This learned, and not incurious, dissertation, is said to be written by a young lad of fourteen. It is remarkable that the United Pro. vinces have produced a number of these juvenile Geniuses; witness the celebrated Grotius, the three brothers William, Theodore, and Andrew Canter, with many others : Scaliger indeed mentions, as a thing incredible, the great number of learned youth that abounded in his time, in this country. Whether it be owing to physical or moral causes, that the Dutch literati are in their youth so much before, and in age fo much behind those of other nations, we presume not to enquire.
As to the design of this tract, next to that of displaying the learning of its author, it appears to be a well-intended remonftrance against the horrid and deteltable modern cuftom of burying the dead in churches, and church-yards, within the walls of populous cities.
Κηποταφιον, from Κηπος a garden, and Tαφος a tomb. Art. 15. Discours Moraux, pour servir de fuite a Philofophe Chretien. Þar M. Formey. 12mo.
Berlin. 1764. Moral Discourses, intended as a Supplement to the Christian
Philosopher. By M. Formey. These discourses differ from those of the three preceding volumes, published under the above-mentioned title, in nothing more than the form.
These are confessedly downright sermons, and may therefore possibly have more weighe than the former discourses ; but, like other heavy bodies, we do not think they will circulate so fast as works of a lighter turn. Art. 16, Die Geschichte des Kunst des Alterthumbs, &c. 4to.
Dresden. 1764. An History of the Arts of Antiquity. By M. Winkelman, .
The very learned Author of this work treats of the rise and progress of the useful and polite arts, from the earliest ages to those of ancient Greece and Rome, in a very satisfactory and entertaining manner.
Art. 17. Oeuvres Diverses de M. de Joncourt, Docteur et Pro
fesseur en Philosophie. The Miscellaneous Works of M. de Joncourt, Professor of
Philosophy at the Hague. 2 Vols. 8vo. 1764. The talents of the ingenious and learned M. de Joncourt are too well known, in the literary world, to need any information from us on this head. The volumes before us contain, among various translations from English authors, the following original pieces. Maxims Philofophical and Moral, in imitation of the reflections of the Emperor Antoninus.—Hercules's Dream, an imitation of the Greek of Xenophon. -- An Essay on Infinity.-- An Arithmetical Paradox.--An Effay on Harmony-A Preface to a translation of the Dialogue of the Dead. -Observations on certain maxima and minima in common life:-On the Eloquence of the Fair Sex.-- An Esay on Hope.-A Discourse concerning those who think themselves ill-treated by the world.-AR Essay on the Deity. On moral obligation. On the art of dying well.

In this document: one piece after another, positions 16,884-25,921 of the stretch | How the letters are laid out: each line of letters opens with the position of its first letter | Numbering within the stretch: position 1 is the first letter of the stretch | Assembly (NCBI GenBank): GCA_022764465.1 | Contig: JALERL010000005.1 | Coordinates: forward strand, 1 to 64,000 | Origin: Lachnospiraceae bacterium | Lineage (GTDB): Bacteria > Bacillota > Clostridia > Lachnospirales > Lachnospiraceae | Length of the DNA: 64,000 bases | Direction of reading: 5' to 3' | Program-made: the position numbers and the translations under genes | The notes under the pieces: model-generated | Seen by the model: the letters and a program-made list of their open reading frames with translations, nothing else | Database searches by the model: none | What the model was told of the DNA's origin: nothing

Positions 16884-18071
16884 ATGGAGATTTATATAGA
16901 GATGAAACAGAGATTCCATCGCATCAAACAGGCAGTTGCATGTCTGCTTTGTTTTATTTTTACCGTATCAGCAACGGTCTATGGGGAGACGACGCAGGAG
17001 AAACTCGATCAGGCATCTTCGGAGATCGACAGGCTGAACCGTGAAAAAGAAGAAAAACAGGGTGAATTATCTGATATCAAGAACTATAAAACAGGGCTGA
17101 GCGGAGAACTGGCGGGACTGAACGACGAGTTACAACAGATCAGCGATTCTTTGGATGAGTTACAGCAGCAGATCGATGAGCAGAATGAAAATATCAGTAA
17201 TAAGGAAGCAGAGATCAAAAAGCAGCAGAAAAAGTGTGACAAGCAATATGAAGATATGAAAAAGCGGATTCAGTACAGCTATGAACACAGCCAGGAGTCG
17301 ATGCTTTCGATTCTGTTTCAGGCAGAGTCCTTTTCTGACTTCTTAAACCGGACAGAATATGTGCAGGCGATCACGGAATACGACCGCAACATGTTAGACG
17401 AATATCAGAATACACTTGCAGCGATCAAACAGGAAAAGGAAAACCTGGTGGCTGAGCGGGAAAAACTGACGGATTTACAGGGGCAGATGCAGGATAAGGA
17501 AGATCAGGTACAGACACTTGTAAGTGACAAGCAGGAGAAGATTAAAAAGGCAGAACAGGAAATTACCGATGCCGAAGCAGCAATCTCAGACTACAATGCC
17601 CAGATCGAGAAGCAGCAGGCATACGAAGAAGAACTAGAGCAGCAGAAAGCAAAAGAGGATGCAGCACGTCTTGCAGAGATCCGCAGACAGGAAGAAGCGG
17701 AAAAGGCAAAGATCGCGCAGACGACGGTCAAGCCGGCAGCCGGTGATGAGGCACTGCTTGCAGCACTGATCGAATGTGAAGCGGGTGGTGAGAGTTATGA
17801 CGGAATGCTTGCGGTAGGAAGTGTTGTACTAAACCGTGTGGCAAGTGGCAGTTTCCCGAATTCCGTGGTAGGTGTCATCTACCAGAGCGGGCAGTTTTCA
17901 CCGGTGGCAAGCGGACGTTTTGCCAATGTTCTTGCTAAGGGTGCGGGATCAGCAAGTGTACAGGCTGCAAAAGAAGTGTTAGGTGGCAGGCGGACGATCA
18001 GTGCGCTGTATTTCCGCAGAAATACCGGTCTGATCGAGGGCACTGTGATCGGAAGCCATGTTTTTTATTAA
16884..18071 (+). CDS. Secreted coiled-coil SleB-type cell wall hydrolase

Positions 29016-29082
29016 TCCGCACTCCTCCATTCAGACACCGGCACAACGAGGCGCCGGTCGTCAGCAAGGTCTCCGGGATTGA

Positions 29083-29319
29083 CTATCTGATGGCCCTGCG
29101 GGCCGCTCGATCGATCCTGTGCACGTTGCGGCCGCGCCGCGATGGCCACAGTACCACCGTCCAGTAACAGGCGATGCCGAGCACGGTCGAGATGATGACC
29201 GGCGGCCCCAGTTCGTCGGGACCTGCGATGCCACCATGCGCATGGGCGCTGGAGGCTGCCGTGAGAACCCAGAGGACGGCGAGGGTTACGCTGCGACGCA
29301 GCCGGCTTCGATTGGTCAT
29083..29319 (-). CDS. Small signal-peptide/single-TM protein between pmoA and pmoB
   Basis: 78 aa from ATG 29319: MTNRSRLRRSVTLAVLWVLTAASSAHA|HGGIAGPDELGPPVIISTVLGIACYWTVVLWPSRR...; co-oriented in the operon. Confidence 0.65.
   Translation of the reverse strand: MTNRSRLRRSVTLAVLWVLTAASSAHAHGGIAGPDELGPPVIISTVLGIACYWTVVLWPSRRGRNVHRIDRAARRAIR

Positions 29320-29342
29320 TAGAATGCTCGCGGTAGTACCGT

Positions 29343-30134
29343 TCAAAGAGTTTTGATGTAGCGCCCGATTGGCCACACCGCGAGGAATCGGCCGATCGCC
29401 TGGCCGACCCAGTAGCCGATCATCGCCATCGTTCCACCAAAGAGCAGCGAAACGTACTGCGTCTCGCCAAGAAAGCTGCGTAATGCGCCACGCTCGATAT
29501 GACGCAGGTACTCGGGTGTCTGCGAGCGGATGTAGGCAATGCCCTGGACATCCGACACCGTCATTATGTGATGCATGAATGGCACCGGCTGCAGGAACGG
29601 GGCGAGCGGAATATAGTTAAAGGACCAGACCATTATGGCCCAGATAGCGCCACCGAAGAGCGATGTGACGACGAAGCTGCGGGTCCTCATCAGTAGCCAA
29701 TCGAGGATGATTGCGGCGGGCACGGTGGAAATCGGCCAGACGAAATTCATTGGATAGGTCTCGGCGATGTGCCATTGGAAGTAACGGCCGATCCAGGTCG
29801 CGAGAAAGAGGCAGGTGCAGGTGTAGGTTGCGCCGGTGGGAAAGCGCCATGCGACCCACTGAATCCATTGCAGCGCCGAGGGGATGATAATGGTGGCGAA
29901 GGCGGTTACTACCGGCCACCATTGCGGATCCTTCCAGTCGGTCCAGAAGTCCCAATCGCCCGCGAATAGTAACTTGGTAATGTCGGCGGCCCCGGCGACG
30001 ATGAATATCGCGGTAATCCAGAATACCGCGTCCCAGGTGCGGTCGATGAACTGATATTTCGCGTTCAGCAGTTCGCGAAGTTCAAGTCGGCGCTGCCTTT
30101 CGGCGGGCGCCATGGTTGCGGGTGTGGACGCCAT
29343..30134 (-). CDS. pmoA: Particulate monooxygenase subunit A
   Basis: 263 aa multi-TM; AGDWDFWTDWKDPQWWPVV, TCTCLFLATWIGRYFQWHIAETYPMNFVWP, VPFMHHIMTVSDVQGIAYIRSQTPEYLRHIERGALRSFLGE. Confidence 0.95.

- The Reader cannot expect to find such a variety of subjects treated very much at large ; our Author however, is never so concise as to become obscure ; but displays with equal success throughout this entertaining and instructive miscellany, the various abilities of the Philofopher, the Moralist and the Divine.
Art. 18. Entretiens entre un Solitaire et un Homme du Monde. Dialogues between an Anchorite and a Man of the World,
12mo. Cologne. 1764.
Dialogue I. Between Solitaire and Mundoso.
here? S. I hope, son, for your relief and comfort-You seem in distress.
M. Yes, faith, I'm in bad case enough. I was thip-wrecked on the coast two days ago, about three leagues off.
S. In the late storm! I saw your veffel in distress, and put up my fervent prayers to St. Anthony for your
relief. · M. We were obliged to you, father, but I fancy St. Anthony was otherwise employed ; for he suffered our vesel to go to the bottom. Nay, if praying to the Saints could have done, we had enough of that on board. 'Tho it poslibly was not their fault neither; we had not a good leaman in the hip. With the help of half a dozen English fai
lors, St. Anthony might have got.us off the coast, but it was not to be expected that the Saints fould heave out an anchor or work the ship.
S. And are you the only survivor of the persons on board ?